The number of steps involved means the cost of this process adds up quickly. In total, you can expect to pay around Solar Energy Industries Association, an average-sized residential system costs around $20,000.

For all the DIYers out there, you’re likely thinking that you could save thousands by tackling the installation yourself. And that’s true. But this particular home improvement project might be best left to the professionals, according to the Office of Energy Efficiency and Renewable Energy. That’s because the qualified installers earn a certification through the North American Board of Certified Energy Practitioners (NABCEP) to learn the ins and outs of this finely tuned installation process.

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Factors Affecting Solar Panel Cost

The cost of solar panels varies for households across the country. That’s because the following factors have an impact on costs for homeowners.

Household Energy Usage

The amount and type of energy your household relies on will impact the cost of solar panels. For example, a household that relies heavily on electricity will want a larger solar system than a household that mainly uses gas appliances.

Location

Where you live has one of the biggest impacts on your solar panel costs. Part of the cost of living in an area is how much you pay for electricity, which factors into the price of a solar panel system.

Additionally, your geographic location determines the amount of sunlight your home receives. A few states with the most year-round sunlight include Arizona, New Mexico, Nevada, Texas, California, Florida and Utah.

But the presence of sunny days doesn’t necessarily mean lower costs. Instead, the most affordable states for solar panel installation often have state-level financial incentives to lower the all-in cost for homeowners.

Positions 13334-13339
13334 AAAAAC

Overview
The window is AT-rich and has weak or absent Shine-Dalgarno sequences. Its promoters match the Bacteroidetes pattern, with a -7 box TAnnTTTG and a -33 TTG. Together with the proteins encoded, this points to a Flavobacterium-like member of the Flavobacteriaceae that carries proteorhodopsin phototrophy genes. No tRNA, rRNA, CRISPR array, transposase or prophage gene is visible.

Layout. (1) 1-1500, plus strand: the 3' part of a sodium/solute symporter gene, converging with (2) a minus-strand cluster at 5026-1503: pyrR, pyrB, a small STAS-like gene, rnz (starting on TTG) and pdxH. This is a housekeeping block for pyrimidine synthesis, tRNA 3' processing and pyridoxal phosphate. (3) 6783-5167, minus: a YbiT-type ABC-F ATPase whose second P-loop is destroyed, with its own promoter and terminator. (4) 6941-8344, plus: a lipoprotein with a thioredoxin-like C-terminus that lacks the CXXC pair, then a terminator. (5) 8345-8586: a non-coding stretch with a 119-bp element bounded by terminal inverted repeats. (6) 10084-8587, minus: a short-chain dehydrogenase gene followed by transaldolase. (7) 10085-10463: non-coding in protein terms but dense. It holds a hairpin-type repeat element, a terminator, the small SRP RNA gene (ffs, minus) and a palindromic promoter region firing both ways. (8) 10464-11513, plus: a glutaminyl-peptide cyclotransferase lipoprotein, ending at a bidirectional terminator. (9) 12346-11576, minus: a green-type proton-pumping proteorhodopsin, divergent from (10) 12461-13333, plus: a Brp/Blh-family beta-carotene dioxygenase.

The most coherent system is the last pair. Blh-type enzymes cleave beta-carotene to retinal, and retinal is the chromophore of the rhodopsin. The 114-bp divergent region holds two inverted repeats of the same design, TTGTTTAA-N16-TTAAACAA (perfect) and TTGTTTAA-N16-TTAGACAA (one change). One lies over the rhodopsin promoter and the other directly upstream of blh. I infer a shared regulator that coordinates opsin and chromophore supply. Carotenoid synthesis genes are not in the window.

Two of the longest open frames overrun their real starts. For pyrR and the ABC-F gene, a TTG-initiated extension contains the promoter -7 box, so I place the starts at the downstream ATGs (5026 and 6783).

Solar Tax Credits

Solar tax credits are available on the federal level to offset the costs for homeowners interested in installing solar panels on their homes. A tax credit is a dollar-for-dollar saving on taxes you would already owe to the federal government. The tax credit serves as a major incentive because you’ll essentially get a discount on the hefty price tag of an installation.

The Investment Tax Credit provides a 26% tax credit for solar panel systems installed between 2020 and 2022. In 2023, homeowners that install solar systems will receive a 22% tax credit. As of now, the tax credit expires in 2024, but it’s possible that Congress will extend this tax credit opportunity to encourage solar energy in the U.S.

Additionally, homeowners in some states can tap into state-level tax credits to further offset their costs.

System Size

The larger your solar panel system, the higher the costs. Your household energy usage determines how many panels you’ll need for an appropriate amount of power generation.

When deciding on the size of your system, the solar company should be able to help you determine the appropriate size for your home.

Additionally, the goals for your solar system will come into play. If you are just looking to reduce your energy costs, then you might need a smaller system. But if you want to completely eliminate your electricity bill, then a larger system might be required.

Roof